- Decide on voting processes. Electronic votes often go differently. Proposals that you expected to pass unanimously may have a few no-votes. Easy approvals and votes might take a bit longer or require more discussion. Plan for this and keep things moving.
- Follow group dynamics and attention spans. In-person meetings allow people to build on relationships a little easier than virtual meetings. There may be a sense of disorganization or detachment when you begin holding virtual meetings. You may have people eating or doing other things while they follow the meeting.
- Explain and agree to etiquette standards. Set some guidelines and boundaries. For example, ask everyone to remain muted when they aren’t speaking. Encourage faces to be on the screen when possible rather than blank boxes. Ask everyone to arrive on time or a little early. Encourage participants to use the proper signals when they’d like to speak or ask a question.
- Utilize chat functions. In order to keep your virtual meeting organized and productive, you can encourage side conversations to take place in the chat function. Nearly all online platforms have something that allows guests to talk to the entire group or individual attendees. Assign one person to monitor the all-inclusive chat in case something comes up that needs immediate attention. Otherwise, the ongoing discussions can be kept in the chat.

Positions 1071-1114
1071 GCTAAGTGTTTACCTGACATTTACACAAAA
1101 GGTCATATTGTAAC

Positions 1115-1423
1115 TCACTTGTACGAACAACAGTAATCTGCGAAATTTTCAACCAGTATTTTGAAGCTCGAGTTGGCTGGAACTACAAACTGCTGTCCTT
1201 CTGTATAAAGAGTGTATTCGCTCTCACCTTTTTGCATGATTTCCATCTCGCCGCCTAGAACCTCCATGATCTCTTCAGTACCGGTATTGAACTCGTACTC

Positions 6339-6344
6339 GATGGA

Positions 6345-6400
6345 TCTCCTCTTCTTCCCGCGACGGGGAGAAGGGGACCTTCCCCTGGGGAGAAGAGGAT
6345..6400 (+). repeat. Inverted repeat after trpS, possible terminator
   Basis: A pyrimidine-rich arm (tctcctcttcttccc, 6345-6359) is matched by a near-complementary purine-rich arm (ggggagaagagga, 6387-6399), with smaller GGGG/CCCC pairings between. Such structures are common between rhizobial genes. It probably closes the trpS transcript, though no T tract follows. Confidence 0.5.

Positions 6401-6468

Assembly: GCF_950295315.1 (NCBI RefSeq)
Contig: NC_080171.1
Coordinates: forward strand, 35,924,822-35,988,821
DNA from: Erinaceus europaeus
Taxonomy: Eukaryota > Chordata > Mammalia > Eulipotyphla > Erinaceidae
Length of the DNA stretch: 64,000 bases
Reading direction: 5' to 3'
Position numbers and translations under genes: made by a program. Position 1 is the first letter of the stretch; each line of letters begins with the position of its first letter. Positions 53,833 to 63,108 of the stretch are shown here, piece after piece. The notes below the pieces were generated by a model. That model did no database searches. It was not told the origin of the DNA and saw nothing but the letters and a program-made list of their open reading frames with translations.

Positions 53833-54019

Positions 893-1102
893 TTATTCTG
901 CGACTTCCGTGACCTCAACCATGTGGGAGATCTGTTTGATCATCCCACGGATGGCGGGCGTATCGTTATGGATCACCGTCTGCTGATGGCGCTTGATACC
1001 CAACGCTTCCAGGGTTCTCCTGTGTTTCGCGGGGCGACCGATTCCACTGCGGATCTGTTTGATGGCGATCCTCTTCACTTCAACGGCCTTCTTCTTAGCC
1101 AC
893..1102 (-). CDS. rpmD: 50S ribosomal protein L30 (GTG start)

We’re excited that condo association meetings in Harlem and throughout New York can be held virtually. We think this will have a positive impact on your meeting attendance and your board’s ability to get necessary work done on behalf of your community.
If you’d like some help setting up your virtual meetings, we’re here to provide all the support and resources we need. Contact us at Harlem Property Management.
Harlem Property Management is the authority on co-op and condo building management in Upper Manhattan and a member of the Real Estate Board of New York. We specialize in managing condos, co-ops, and multifamily buildings.